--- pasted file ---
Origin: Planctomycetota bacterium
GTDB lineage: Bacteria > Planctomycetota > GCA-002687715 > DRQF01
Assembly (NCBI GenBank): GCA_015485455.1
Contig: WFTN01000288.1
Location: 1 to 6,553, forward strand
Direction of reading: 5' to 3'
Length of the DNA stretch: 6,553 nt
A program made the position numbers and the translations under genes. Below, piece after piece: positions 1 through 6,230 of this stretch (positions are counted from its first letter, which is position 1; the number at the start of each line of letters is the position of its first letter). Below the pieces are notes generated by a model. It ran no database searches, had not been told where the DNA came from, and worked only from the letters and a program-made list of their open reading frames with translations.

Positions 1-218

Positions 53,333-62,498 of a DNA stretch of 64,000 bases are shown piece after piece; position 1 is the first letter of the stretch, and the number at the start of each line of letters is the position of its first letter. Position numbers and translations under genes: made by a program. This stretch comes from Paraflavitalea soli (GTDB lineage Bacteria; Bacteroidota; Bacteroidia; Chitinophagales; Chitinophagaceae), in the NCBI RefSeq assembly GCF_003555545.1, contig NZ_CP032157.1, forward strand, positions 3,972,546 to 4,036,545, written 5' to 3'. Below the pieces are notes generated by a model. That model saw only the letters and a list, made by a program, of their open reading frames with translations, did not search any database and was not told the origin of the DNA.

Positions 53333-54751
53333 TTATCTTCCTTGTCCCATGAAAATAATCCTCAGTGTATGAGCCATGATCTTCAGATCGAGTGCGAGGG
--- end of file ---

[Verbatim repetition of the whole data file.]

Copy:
Origin: Planctomycetota bacterium
GTDB lineage: Bacteria > Planctomycetota > GCA-002687715 > DRQF01
Assembly (NCBI GenBank): GCA_015485455.1
Contig: WFTN01000288.1
Location: 1 to 6,553, forward strand
Direction of reading: 5' to 3'
Length of the DNA stretch: 6,553 nt
A program made the position numbers and the translations under genes. Below, piece after piece: positions 1 through 6,230 of this stretch (positions are counted from its first letter, which is position 1; the number at the start of each line of letters is the position of its first letter). Below the pieces are notes generated by a model. It ran no database searches, had not been told where the DNA came from, and worked only from the letters and a program-made list of their open reading frames with translations.

Positions 1-218

Positions 53,333-62,498 of a DNA stretch of 64,000 bases are shown piece after piece; position 1 is the first letter of the stretch, and the number at the start of each line of letters is the position of its first letter. Position numbers and translations under genes: made by a program. This stretch comes from Paraflavitalea soli (GTDB lineage Bacteria; Bacteroidota; Bacteroidia; Chitinophagales; Chitinophagaceae), in the NCBI RefSeq assembly GCF_003555545.1, contig NZ_CP032157.1, forward strand, positions 3,972,546 to 4,036,545, written 5' to 3'. Below the pieces are notes generated by a model. That model saw only the letters and a list, made by a program, of their open reading frames with translations, did not search any database and was not told the origin of the DNA.

Positions 53333-54751
53333 TTATCTTCCTTGTCCCATGAAAATAATCCTCAGTGTATGAGCCATGATCTTCAGATCGAGTGCGAGGG